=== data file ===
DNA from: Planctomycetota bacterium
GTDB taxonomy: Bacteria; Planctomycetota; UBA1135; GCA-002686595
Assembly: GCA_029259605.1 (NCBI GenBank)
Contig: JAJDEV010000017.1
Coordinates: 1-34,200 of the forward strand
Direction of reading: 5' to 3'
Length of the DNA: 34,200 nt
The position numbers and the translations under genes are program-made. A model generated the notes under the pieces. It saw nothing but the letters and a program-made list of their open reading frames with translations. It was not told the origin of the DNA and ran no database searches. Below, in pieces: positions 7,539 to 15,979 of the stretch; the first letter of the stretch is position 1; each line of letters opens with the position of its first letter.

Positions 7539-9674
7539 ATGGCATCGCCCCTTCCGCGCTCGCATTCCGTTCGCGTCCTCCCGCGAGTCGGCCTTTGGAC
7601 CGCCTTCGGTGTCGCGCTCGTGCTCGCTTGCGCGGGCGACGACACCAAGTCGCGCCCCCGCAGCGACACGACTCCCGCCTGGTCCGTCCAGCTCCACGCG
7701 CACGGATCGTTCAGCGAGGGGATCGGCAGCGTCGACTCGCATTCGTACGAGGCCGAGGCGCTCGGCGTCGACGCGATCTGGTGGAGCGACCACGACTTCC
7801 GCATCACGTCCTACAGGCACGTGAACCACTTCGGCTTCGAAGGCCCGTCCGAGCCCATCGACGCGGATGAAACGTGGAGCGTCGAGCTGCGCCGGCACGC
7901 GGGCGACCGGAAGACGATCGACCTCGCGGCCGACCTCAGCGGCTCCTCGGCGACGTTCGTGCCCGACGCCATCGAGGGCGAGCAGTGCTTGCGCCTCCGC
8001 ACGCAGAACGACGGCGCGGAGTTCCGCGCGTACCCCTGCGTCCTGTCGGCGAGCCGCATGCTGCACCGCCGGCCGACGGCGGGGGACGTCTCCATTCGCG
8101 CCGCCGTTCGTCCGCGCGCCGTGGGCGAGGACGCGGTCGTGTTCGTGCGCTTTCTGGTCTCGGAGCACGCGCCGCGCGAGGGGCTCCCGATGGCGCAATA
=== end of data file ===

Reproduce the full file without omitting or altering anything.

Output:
DNA from: Planctomycetota bacterium
GTDB taxonomy: Bacteria; Planctomycetota; UBA1135; GCA-002686595
Assembly: GCA_029259605.1 (NCBI GenBank)
Contig: JAJDEV010000017.1
Coordinates: 1-34,200 of the forward strand
Direction of reading: 5' to 3'
Length of the DNA: 34,200 nt
The position numbers and the translations under genes are program-made. A model generated the notes under the pieces. It saw nothing but the letters and a program-made list of their open reading frames with translations. It was not told the origin of the DNA and ran no database searches. Below, in pieces: positions 7,539 to 15,979 of the stretch; the first letter of the stretch is position 1; each line of letters opens with the position of its first letter.

Positions 7539-9674
7539 ATGGCATCGCCCCTTCCGCGCTCGCATTCCGTTCGCGTCCTCCCGCGAGTCGGCCTTTGGAC
7601 CGCCTTCGGTGTCGCGCTCGTGCTCGCTTGCGCGGGCGACGACACCAAGTCGCGCCCCCGCAGCGACACGACTCCCGCCTGGTCCGTCCAGCTCCACGCG
7701 CACGGATCGTTCAGCGAGGGGATCGGCAGCGTCGACTCGCATTCGTACGAGGCCGAGGCGCTCGGCGTCGACGCGATCTGGTGGAGCGACCACGACTTCC
7801 GCATCACGTCCTACAGGCACGTGAACCACTTCGGCTTCGAAGGCCCGTCCGAGCCCATCGACGCGGATGAAACGTGGAGCGTCGAGCTGCGCCGGCACGC
7901 GGGCGACCGGAAGACGATCGACCTCGCGGCCGACCTCAGCGGCTCCTCGGCGACGTTCGTGCCCGACGCCATCGAGGGCGAGCAGTGCTTGCGCCTCCGC
8001 ACGCAGAACGACGGCGCGGAGTTCCGCGCGTACCCCTGCGTCCTGTCGGCGAGCCGCATGCTGCACCGCCGGCCGACGGCGGGGGACGTCTCCATTCGCG
8101 CCGCCGTTCGTCCGCGCGCCGTGGGCGAGGACGCGGTCGTGTTCGTGCGCTTTCTGGTCTCGGAGCACGCGCCGCGCGAGGGGCTCCCGATGGCGCAATA